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Disciplinary action taken for students in 'racially insensitive' photo

Disciplinary action taken for students in 'racially insensitive' photo

September 19th, 2017 by Phillip Sitter in Local News

Jefferson City Public Schools (JCPS)

Jefferson City Public Schools confirmed Tuesday that three of the youths posing in a photo circulating on social media that shows "racially insensitive" and other offensive imagery on a car are JCPS students.

JCPS Director of School-Community Relations Amy Berendzen said in a news release the incident did not occur on school grounds nor during a school activity, but "our administration takes these matters serious and are working to address the situation."

Berendzen added "disciplinary measures are being taken."

The language and images drawn into dirt and dust caked on the trunk of the vehicle in the photo include a derogatory racial slur against African-Americans and swastikas. It's not clear whether the youths drew it themselves or found the car that way and posed for the picture.

Either way, the photo has caused concern at Jefferson City High School and in the wider community.

"By law, we cannot measure the disgracefulness or how upsetting and frustrating what is done away from school. What we've got to do is measure the impact on the building and the level of disruption it causes to teaching," JCPS Director of Secondary Education Gary Verslues explained.

JCPS Chief of Learning Brian Shindorf added: "When those things bring disruption to the school setting, we have the ability to address those issues. This (incident) obviously brought issues to the school site, so we have a responsibility, an obligation to address it."

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The 2017-18 JCHS student handbook states the Board of Education's discipline code addresses consequences "for students whose conduct is prejudicial to good order and discipline in the schools or impairs the morale or good conduct of other students," which also applies to "off-campus misconduct and speech that substantially and materially disrupts the educational climate."

Shindorf and Verslues said Jefferson City High School students came to Principal Robert James with concerns about the photo.

Superintendent Larry Linthacum said an incident like this raises the specter of all kinds of effects on the learning environment: the possibility of fights, students afraid to come to school, parents not wanting to send their children to school, trouble controlling classes and issues in parking lots.

No serious issues had arisen as of Tuesday afternoon, to the administrators' knowledge.

"All in all, I was very pleased with how our staff and students are handling the situation," Verslues said.

He and Linthacum encouraged students hurt by the photo to speak with counselors or trusted teachers.

"You don't ignore it. You give students a way to cope with whether it's anxiety or frustration, mad, whatever. Counselors know that better, and they then help the administrators to get teachers key talking points in their classrooms for when the conversations come up," Verslues said.

He noted an email sent to teachers Monday "acknowledged we had a situation, there might be some questions or conversations, and here are the key talking points in how to talk to each of your classes."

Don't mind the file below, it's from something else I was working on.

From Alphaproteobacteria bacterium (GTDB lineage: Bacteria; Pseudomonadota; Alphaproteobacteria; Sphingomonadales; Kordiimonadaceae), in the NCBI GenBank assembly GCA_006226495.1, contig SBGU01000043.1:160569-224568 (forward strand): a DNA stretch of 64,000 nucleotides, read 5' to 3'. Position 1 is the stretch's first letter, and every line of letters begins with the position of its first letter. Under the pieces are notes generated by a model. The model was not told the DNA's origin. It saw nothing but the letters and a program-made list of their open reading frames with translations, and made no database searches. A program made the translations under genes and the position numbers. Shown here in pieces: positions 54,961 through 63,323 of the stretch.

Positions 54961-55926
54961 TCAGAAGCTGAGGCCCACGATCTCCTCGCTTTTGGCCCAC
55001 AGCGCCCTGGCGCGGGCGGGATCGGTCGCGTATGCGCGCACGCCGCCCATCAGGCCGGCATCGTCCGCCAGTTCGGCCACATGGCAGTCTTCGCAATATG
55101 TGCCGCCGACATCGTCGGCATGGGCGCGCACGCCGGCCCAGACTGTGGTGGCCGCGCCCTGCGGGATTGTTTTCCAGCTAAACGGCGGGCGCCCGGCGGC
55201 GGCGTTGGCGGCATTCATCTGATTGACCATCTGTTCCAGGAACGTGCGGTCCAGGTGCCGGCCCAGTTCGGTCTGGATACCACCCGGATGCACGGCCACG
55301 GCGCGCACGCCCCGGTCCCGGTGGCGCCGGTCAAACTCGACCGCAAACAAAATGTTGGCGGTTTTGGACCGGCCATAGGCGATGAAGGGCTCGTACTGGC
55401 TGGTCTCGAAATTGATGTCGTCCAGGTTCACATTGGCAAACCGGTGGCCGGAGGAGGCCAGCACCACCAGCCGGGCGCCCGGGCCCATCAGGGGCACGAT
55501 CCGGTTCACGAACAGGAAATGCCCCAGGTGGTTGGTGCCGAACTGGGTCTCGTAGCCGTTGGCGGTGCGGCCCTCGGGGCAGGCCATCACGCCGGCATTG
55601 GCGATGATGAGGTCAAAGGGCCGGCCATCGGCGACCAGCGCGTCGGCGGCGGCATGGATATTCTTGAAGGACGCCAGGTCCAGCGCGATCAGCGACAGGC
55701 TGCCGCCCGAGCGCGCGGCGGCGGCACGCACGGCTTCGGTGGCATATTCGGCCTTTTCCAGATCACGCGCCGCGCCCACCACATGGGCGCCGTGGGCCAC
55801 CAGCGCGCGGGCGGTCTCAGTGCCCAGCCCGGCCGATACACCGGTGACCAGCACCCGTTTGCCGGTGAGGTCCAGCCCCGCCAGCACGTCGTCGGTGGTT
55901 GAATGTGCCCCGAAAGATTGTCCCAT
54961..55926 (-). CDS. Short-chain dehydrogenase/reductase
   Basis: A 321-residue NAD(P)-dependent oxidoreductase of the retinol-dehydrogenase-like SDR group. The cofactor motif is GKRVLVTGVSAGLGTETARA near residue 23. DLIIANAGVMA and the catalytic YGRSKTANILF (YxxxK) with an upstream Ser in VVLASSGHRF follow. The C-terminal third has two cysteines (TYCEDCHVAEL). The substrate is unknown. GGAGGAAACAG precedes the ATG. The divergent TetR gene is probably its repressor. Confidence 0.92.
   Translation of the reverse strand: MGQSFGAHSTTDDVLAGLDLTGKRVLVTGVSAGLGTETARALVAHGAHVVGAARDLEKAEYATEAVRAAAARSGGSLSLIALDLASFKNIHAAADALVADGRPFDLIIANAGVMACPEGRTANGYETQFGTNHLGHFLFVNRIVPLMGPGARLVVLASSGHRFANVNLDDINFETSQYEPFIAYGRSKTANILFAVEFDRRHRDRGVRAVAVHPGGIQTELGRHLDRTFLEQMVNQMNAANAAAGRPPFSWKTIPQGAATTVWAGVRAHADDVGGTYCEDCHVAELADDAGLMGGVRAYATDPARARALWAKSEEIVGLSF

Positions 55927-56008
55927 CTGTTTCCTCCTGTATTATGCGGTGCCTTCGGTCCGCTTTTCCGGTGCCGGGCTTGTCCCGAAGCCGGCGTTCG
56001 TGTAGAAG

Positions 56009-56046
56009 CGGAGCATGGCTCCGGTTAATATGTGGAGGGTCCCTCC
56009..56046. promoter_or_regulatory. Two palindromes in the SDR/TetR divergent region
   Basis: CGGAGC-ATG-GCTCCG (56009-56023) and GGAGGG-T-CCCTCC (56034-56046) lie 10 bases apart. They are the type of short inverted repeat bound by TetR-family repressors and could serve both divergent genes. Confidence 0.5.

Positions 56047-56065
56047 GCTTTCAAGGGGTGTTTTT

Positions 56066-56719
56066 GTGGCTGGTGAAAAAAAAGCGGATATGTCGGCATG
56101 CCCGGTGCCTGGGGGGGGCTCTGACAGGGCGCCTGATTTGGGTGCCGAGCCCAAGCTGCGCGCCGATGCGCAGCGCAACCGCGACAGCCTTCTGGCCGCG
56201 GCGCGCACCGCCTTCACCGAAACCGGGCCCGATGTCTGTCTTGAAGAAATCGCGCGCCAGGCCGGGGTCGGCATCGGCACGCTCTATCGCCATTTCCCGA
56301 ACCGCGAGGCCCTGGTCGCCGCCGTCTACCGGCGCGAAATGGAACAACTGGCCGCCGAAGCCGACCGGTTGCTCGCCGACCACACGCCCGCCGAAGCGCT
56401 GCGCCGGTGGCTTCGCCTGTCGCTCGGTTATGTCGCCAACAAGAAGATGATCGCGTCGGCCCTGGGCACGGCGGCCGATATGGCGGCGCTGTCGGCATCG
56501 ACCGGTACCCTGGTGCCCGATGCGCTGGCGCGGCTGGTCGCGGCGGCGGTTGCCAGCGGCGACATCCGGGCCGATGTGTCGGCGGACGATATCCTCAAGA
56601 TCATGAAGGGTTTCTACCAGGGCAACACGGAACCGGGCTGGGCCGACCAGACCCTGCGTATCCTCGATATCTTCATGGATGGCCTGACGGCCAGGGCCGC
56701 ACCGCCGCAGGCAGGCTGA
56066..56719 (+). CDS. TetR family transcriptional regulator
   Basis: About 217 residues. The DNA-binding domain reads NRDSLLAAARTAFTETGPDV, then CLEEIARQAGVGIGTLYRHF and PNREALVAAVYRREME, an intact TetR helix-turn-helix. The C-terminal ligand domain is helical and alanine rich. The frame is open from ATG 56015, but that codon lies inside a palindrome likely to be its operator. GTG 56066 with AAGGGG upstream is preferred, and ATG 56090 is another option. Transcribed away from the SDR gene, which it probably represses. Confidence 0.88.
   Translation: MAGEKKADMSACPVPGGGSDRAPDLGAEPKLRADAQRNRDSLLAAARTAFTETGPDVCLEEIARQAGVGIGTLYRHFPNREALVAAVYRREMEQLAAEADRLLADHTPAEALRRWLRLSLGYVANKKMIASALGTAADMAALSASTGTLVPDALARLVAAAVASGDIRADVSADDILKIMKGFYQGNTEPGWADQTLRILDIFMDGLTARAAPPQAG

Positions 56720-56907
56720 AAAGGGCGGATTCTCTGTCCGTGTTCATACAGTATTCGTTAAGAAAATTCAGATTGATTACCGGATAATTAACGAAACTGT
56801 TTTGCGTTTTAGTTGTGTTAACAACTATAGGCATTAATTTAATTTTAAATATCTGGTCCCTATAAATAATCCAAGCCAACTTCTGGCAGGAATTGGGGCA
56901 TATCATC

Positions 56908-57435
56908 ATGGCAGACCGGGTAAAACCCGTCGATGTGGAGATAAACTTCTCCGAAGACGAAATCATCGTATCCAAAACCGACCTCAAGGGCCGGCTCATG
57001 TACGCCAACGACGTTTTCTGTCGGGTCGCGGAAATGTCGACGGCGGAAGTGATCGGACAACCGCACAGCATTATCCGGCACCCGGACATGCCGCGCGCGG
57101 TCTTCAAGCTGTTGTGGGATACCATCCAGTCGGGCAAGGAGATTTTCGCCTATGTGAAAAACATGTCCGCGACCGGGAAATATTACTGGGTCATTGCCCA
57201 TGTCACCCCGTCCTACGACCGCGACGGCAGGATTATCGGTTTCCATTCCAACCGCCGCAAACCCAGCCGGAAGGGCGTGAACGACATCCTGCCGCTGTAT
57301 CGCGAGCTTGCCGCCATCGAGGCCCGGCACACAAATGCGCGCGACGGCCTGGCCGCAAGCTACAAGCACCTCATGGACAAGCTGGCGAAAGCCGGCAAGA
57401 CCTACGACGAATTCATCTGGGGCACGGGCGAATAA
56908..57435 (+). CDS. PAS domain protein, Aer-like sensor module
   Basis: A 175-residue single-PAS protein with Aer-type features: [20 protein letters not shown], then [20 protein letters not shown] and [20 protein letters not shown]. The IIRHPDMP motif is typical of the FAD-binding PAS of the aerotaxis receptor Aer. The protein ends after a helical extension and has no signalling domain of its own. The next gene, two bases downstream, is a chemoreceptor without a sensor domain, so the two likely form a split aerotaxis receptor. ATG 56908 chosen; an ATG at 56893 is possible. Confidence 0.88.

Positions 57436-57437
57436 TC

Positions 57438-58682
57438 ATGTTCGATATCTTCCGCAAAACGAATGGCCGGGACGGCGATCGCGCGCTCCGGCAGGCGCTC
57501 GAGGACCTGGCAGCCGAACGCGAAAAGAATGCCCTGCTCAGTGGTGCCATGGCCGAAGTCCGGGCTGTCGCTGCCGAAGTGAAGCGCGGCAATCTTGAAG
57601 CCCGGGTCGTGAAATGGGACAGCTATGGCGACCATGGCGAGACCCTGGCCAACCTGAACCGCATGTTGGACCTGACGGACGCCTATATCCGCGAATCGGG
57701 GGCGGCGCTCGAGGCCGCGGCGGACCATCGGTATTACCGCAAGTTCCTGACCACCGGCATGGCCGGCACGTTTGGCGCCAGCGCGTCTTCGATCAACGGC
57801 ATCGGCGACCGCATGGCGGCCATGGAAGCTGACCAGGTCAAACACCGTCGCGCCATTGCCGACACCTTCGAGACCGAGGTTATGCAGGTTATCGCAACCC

"Every elementary school in this city has social skills curriculum, bullying curriculum, that they use in the classroom as part of their instruction to hopefully educate kids on inclusion and what bullying looks like, whether that's about your age, or your sex, your race. And we do that at the elementary level hoping that we educate them well enough that as they get older and get to make their own decisions, and begin making their own decisions outside of us, that they make good decisions," Shindorf said of education efforts that start in kindergarten.

Administrators said they cannot discuss individual students' disciplinary action.

"I feel confident moving forward that it's been addressed," Linthacum said.

Verslues said immediate lessons from this incident are "twofold."

"I think the content of what was in the picture was alarming, very disappointing, and then, the social media aspect is second. Our focus is on the content of that," Verslues said.

Social media sense for students about what's acceptable to share is important, Verslues explained, but it's not everything: It's not just about getting caught.

"I can't emphasize enough that we have to separate things here — the content and then the social media part. The content is more alarming," he said.

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Jefferson City Public Schools confirmed Tuesday that three of the youths posing in a photo circulating on social media that shows "racially insensitive" and other offensive imagery on the trunk of a car are JCPS students.

JCPS Director of School-Community Relations Amy Berendzen said in a news release that the incident did not occur on school grounds nor during a school activity, but "our administration takes these matters serious and are working to address the situation."

Berendzen added that "disciplinary measures are being taken."

"We also recognize that this incident provided a teachable moment relative to the implications of social media. And, like many school districts across the country, we continue our commitment to ongoing discussions about diversity, differences and cultural sensitivity. We will continue to provide and ensure a positive learning environment for all students," she said.